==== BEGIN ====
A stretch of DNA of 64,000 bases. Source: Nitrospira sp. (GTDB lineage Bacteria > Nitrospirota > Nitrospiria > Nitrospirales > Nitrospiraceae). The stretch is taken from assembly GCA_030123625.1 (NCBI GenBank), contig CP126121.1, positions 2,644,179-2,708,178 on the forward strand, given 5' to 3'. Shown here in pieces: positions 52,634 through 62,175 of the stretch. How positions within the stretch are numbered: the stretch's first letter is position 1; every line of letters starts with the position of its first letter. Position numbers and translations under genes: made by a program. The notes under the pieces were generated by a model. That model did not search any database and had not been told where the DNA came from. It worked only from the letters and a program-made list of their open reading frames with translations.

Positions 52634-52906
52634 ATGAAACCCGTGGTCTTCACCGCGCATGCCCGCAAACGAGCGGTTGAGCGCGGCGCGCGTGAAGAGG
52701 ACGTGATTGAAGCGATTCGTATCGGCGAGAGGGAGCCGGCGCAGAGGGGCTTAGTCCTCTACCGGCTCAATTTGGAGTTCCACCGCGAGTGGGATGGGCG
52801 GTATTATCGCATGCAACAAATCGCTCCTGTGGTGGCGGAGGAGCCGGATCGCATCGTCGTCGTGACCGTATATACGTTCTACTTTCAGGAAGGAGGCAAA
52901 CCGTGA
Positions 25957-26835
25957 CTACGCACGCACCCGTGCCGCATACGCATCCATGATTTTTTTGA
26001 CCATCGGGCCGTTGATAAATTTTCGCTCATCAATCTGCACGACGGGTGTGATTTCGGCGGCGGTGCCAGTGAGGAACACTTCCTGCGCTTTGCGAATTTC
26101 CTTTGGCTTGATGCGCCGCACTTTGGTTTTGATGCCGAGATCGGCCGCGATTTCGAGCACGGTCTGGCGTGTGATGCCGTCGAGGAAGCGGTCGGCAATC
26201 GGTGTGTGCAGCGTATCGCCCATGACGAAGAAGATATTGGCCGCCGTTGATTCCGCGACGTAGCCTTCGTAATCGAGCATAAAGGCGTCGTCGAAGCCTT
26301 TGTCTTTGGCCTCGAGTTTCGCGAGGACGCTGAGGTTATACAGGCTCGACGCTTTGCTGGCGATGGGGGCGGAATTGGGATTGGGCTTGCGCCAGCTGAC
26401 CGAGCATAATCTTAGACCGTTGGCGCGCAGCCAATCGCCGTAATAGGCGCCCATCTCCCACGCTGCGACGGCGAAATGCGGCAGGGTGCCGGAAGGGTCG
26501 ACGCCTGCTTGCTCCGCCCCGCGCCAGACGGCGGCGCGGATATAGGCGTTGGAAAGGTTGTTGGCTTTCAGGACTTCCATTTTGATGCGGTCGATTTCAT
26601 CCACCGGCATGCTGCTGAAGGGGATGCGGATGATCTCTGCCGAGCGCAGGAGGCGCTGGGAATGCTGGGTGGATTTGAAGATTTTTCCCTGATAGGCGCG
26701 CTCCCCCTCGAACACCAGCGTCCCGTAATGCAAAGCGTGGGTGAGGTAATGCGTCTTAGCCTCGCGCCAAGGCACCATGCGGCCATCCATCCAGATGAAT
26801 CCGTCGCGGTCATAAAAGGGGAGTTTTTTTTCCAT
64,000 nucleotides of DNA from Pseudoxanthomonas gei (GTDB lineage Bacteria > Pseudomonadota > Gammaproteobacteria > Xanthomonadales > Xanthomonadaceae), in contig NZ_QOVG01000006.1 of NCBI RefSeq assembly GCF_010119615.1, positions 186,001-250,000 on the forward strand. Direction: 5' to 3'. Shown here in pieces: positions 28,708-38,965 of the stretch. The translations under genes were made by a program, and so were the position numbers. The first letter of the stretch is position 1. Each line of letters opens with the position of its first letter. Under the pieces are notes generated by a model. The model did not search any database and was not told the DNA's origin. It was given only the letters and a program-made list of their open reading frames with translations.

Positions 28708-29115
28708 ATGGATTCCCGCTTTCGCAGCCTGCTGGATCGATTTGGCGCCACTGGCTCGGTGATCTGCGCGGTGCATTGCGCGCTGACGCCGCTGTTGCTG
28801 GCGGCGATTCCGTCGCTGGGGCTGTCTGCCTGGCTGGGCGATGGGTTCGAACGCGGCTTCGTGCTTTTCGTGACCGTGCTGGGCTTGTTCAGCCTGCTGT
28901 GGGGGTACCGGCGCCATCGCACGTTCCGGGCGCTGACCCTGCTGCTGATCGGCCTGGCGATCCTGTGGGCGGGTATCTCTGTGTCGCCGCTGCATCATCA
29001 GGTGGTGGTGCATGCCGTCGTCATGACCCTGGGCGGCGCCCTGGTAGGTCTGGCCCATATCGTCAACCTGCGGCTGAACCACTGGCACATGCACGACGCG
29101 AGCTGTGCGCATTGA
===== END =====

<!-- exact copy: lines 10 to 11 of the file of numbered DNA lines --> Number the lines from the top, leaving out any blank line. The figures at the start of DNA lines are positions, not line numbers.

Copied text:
26101 CTTTGGCTTGATGCGCCGCACTTTGGTTTTGATGCCGAGATCGGCCGCGATTTCGAGCACGGTCTGGCGTGTGATGCCGTCGAGGAAGCGGTCGGCAATC
26201 GGTGTGTGCAGCGTATCGCCCATGACGAAGAAGATATTGGCCGCCGTTGATTCCGCGACGTAGCCTTCGTAATCGAGCATAAAGGCGTCGTCGAAGCCTT